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By Don J. Fessenden
What does 21st Century education look like in America? Our leaders provide reform ideas designed to help schools and districts close the student achievement gap. However, very little is being done to motivate the average student, they’re currently achieving at an acceptable level. What is an acceptable level? Well as long as a student is meeting goal, we rarely do anything to specifically support their educational growth and achievement.
This group makes up the largest population within our schools. Do we ignore them because average is good enough, or is it because of money? It’s always MONEY! What does addressing the needs of the forgotten student demographic have to do with Individual Education Plans (IEP)? As we all know, an IEP is associated with our students with disabilities.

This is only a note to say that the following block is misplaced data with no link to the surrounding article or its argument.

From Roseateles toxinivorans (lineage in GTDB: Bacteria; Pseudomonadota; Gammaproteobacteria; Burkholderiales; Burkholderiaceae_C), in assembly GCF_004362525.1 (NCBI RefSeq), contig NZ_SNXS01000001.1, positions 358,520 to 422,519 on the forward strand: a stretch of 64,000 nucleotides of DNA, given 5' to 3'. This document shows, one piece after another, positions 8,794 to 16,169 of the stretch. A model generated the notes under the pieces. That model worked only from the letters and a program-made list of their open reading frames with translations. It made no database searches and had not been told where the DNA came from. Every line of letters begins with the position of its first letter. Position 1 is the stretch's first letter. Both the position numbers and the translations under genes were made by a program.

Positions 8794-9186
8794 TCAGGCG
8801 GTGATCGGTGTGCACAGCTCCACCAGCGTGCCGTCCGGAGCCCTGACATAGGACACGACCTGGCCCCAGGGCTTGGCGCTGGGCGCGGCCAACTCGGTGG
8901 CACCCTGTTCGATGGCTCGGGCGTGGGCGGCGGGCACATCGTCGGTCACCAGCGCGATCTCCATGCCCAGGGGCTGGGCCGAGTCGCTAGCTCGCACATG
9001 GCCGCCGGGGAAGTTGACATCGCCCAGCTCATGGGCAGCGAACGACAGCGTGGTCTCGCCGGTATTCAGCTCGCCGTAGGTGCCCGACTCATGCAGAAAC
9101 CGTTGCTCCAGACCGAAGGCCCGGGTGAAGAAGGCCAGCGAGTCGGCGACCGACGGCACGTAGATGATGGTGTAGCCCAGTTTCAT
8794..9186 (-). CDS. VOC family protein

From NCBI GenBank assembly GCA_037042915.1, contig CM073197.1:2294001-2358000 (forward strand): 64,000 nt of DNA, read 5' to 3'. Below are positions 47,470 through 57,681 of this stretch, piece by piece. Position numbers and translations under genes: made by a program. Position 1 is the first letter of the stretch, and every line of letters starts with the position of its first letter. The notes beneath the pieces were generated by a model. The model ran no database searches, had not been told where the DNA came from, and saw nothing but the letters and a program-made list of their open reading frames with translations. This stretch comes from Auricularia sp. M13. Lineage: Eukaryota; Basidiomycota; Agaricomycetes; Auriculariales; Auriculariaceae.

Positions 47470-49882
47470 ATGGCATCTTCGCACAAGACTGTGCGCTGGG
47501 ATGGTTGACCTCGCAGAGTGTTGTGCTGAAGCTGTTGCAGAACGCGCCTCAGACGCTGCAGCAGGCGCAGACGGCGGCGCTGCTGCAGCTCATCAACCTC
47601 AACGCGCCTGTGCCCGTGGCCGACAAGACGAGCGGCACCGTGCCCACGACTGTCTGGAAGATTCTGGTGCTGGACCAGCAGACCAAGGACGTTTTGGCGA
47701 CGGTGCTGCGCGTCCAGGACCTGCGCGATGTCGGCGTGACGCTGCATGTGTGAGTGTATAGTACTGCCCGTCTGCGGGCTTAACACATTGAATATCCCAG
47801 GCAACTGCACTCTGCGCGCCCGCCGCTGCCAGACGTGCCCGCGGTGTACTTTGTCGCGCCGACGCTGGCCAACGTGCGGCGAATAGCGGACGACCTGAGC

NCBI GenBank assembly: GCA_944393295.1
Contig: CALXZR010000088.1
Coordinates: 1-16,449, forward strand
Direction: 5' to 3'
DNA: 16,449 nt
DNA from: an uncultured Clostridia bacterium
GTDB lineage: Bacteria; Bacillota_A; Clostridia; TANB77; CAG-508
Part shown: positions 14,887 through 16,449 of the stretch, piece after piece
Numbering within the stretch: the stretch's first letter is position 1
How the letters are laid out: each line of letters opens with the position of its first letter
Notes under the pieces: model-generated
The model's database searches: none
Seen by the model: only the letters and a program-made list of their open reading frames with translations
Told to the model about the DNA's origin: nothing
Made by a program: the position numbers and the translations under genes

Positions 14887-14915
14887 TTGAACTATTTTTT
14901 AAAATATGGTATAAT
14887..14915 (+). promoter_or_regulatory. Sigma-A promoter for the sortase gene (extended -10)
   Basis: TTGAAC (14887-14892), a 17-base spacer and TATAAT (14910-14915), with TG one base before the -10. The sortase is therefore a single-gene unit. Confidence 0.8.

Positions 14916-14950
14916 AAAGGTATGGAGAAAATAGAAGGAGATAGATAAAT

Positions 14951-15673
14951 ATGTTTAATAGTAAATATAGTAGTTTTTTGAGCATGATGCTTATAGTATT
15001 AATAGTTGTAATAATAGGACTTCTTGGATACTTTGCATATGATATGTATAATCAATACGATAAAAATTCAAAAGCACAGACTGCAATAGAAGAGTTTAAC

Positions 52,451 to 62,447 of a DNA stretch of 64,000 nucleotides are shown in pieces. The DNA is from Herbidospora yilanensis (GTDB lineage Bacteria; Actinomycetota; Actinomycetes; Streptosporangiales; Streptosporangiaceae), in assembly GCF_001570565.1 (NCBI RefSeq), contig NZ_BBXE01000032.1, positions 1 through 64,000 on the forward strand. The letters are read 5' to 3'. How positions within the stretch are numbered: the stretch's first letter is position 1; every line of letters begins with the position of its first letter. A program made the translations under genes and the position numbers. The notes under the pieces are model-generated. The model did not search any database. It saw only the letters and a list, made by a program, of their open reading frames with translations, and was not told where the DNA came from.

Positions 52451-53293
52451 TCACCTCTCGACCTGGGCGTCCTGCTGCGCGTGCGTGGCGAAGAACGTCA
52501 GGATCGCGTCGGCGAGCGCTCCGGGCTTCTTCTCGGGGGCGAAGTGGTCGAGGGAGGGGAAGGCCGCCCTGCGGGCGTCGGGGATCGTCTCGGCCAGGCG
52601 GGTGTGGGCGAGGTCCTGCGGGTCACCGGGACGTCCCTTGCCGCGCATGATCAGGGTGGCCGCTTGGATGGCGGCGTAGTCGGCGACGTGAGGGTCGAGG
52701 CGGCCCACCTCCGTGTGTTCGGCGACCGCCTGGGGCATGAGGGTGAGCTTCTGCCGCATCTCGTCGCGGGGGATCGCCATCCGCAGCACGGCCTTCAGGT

This is a small but growing demographic closely followed from the time their cognitive or behavioral assessments identify them as in need of an IEP. If a student excels academically most districts have some type of a gifted and talented program. In every industry outside of education the most attention is always placed on the largest groups but not in education, as a nation we’re guilty of ignoring the average student.
The idea of an IEP for all students, is one that we as a nation need to take a look at seriously explore regardless of the costs associated with it, if we want ALL student have an opportunity to reach their full potential. Let’s take a closer look at three ways to adopt an IEP for all students.